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Spokane, Washington  Est. May 19, 1883
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Spokane’s mild summer will give way to warmer temperatures next week

July 8, 2022 Updated Fri., July 8, 2022 at 7:41 p.m.

Pickleball teammates Lida Michael, left, and Rick Cobb vie for control of a volley return during a match Friday at Prairie View Park in south Spokane. The pair were competing against the husband-and-wife team of Tom and Marian Laselle.  (Dan Pelle/The Spokesman-Review)
Pickleball teammates Lida Michael, left, and Rick Cobb vie for control of a volley return during a match Friday at Prairie View Park in south Spokane. The pair were competing against the husband-and-wife team of Tom and Marian Laselle. (Dan Pelle/The Spokesman-Review)
By Nwannediya Kalu The Spokesman-Review

Spokane’s unusual mild weather will end as a stretch of 90-degree days are expected next week.

National Weather Service meteorologist Andy Brown said the mild and wet weather of the past several weeks is unusual for Spokane. Hotter and dryer weather patterns normally emerge much earlier.

“We have had a very mild spring and early summer with cooler temperatures.” Brown said.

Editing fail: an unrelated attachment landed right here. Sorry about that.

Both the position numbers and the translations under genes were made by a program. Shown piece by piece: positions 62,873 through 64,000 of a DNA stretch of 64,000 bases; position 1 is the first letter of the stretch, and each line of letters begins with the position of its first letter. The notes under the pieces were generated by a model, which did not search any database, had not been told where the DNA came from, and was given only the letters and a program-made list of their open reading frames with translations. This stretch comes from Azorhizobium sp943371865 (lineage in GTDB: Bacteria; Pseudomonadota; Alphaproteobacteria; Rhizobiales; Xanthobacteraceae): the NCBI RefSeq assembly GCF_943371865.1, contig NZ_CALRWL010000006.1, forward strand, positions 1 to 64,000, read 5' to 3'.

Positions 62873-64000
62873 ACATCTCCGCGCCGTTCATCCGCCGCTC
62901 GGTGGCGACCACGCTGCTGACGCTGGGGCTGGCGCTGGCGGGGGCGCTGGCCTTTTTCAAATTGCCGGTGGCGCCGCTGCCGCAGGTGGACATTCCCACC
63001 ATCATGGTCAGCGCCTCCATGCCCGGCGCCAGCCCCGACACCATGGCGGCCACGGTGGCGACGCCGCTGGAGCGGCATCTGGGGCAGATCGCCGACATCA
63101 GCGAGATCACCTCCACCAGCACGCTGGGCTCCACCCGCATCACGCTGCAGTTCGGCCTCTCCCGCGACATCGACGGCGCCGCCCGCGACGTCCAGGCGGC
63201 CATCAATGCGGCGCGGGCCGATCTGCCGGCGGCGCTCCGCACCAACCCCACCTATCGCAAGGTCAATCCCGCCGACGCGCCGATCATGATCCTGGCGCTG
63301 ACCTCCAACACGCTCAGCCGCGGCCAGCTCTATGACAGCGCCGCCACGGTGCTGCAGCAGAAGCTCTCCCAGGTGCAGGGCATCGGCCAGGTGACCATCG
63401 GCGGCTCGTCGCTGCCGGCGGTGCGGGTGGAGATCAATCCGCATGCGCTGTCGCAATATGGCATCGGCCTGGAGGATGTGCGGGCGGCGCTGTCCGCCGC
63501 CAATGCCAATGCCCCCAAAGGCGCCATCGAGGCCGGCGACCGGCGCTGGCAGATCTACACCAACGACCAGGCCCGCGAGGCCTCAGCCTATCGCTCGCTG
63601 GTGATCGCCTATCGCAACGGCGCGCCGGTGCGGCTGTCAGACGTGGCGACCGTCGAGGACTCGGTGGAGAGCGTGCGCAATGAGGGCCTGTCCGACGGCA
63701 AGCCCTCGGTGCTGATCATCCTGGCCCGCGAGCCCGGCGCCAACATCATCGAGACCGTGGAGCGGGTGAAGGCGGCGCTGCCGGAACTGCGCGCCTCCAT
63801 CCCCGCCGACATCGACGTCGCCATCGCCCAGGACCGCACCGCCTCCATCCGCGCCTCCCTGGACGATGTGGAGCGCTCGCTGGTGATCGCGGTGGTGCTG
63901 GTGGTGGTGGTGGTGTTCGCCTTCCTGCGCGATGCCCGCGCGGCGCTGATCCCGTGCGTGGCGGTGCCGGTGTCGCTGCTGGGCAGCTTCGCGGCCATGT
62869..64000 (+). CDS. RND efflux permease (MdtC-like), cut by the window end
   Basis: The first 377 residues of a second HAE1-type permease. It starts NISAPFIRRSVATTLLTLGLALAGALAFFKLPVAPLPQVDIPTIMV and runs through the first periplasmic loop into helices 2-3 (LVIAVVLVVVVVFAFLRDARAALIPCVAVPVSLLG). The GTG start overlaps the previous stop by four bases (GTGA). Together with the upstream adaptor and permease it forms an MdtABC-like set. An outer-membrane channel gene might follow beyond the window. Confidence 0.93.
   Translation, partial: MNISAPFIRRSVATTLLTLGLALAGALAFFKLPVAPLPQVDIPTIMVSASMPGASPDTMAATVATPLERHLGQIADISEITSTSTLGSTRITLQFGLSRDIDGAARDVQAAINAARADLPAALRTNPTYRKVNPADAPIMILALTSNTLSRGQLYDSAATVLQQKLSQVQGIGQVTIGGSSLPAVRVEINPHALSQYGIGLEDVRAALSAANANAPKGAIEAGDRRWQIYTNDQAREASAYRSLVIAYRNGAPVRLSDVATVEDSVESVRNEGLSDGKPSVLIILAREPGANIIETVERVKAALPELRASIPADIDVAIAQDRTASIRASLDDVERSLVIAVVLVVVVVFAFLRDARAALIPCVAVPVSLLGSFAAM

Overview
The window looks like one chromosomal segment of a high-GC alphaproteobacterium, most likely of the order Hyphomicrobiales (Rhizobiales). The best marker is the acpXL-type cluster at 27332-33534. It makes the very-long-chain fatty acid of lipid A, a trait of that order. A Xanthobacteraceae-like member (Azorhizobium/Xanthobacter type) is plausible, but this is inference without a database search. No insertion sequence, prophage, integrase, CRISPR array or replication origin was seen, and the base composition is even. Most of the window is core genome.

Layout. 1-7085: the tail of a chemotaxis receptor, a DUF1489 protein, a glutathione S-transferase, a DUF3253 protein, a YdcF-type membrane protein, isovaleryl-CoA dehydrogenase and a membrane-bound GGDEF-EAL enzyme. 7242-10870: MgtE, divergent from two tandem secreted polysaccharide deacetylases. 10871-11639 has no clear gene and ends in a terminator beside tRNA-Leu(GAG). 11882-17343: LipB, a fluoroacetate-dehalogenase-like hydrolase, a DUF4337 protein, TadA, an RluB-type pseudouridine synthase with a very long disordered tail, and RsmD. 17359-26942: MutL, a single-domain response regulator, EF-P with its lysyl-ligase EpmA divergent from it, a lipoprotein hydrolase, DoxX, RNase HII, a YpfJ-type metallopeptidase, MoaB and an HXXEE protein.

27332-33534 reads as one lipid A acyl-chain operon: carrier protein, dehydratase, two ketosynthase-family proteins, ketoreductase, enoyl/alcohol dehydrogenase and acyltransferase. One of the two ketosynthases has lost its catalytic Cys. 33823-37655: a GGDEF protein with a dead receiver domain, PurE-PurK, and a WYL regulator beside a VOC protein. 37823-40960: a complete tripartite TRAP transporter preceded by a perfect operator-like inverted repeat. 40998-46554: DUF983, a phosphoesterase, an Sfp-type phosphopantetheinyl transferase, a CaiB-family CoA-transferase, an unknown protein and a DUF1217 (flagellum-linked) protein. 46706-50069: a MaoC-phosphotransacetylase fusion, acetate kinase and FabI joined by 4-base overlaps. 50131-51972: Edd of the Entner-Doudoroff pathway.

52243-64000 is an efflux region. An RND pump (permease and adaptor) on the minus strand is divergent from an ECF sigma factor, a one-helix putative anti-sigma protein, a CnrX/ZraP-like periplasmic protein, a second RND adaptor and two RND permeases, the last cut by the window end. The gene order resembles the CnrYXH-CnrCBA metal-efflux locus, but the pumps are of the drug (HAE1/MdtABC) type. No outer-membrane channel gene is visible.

Temperatures are expected to be in the low to mid 80s on Saturday and Sunday and will rise to about 95 on Tuesday, according to the weather service. Highs near 90 are likely at least through Friday.

Brown noted the dramatic difference in precipitation in the spring and early summer in 2021 compared to this year.

From April 1 to July 8 in 2021, there were only 0.84 inches of rain (since 1900 there was only one year that had less rain in that same time period). In 2022 there were 5.32 inches in the same stretch.

“There is more precipitation, with an extended period of cool temperatures from April to June,” Brown said.

Temperatures have been so mild that temperatures didn’t reach 70 in Spokane until May 26, 80 until June 22 and 90 until June 27. All those dates were records for how late they occurred.

By July 8 last year, Spokane had reached 90 degrees or more 18 times.

The influx of mild temperatures has caused “a delay in wildfire season,” Brown said.

Still, a report from the National Interagency Fire Center earlier this month showed that wildfire potential in much of Eastern Washington is “above normal.” Wildfire potential in Western Washington and northwest Oregon was listed at “below normal” – the only part of the West listed in that category. All of Idaho was listed as “normal.”

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